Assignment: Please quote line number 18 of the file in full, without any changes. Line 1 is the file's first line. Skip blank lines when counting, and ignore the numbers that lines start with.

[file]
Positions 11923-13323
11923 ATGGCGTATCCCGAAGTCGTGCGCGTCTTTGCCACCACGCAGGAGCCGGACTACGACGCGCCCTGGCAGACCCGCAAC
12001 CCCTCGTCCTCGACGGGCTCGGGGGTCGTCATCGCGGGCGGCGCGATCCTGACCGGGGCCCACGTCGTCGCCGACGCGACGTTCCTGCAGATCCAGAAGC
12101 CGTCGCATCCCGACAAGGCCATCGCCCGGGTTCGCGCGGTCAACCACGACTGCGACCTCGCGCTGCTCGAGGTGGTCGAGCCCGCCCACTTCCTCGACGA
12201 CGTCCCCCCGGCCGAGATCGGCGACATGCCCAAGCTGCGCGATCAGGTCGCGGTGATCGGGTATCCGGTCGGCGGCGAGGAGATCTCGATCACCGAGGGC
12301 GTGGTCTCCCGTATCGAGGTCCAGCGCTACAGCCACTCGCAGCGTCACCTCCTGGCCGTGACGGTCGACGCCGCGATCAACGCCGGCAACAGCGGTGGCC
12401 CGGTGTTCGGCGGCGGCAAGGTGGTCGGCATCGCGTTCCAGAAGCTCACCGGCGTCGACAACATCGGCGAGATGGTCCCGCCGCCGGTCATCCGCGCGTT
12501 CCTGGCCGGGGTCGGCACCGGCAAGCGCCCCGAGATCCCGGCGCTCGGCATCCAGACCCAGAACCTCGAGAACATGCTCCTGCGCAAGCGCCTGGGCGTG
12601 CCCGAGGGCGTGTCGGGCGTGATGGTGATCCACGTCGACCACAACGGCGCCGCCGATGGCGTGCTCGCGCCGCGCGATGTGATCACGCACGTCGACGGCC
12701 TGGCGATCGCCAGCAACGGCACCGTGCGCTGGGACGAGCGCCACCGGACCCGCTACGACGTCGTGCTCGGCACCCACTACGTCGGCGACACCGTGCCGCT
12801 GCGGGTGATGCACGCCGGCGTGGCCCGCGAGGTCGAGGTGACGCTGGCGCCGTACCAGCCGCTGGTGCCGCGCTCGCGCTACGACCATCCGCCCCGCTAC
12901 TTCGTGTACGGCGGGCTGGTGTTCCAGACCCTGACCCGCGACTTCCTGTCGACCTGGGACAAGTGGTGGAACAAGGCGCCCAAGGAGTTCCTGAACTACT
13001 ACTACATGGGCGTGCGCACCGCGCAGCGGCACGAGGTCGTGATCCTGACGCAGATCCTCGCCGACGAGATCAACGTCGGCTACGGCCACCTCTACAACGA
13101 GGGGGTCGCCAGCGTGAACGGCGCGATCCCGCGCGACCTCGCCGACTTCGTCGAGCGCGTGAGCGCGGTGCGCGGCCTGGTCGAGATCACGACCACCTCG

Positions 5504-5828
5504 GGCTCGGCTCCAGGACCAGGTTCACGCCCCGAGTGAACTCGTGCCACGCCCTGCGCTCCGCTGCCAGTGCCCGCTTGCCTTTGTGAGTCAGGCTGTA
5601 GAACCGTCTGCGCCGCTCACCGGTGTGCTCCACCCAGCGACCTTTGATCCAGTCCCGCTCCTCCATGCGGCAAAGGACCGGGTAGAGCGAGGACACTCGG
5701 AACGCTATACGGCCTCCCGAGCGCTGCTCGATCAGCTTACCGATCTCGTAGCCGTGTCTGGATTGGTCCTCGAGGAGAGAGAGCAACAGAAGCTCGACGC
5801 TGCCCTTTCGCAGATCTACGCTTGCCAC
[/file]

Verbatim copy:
5701 AACGCTATACGGCCTCCCGAGCGCTGCTCGATCAGCTTACCGATCTCGTAGCCGTGTCTGGATTGGTCCTCGAGGAGAGAGAGCAACAGAAGCTCGACGC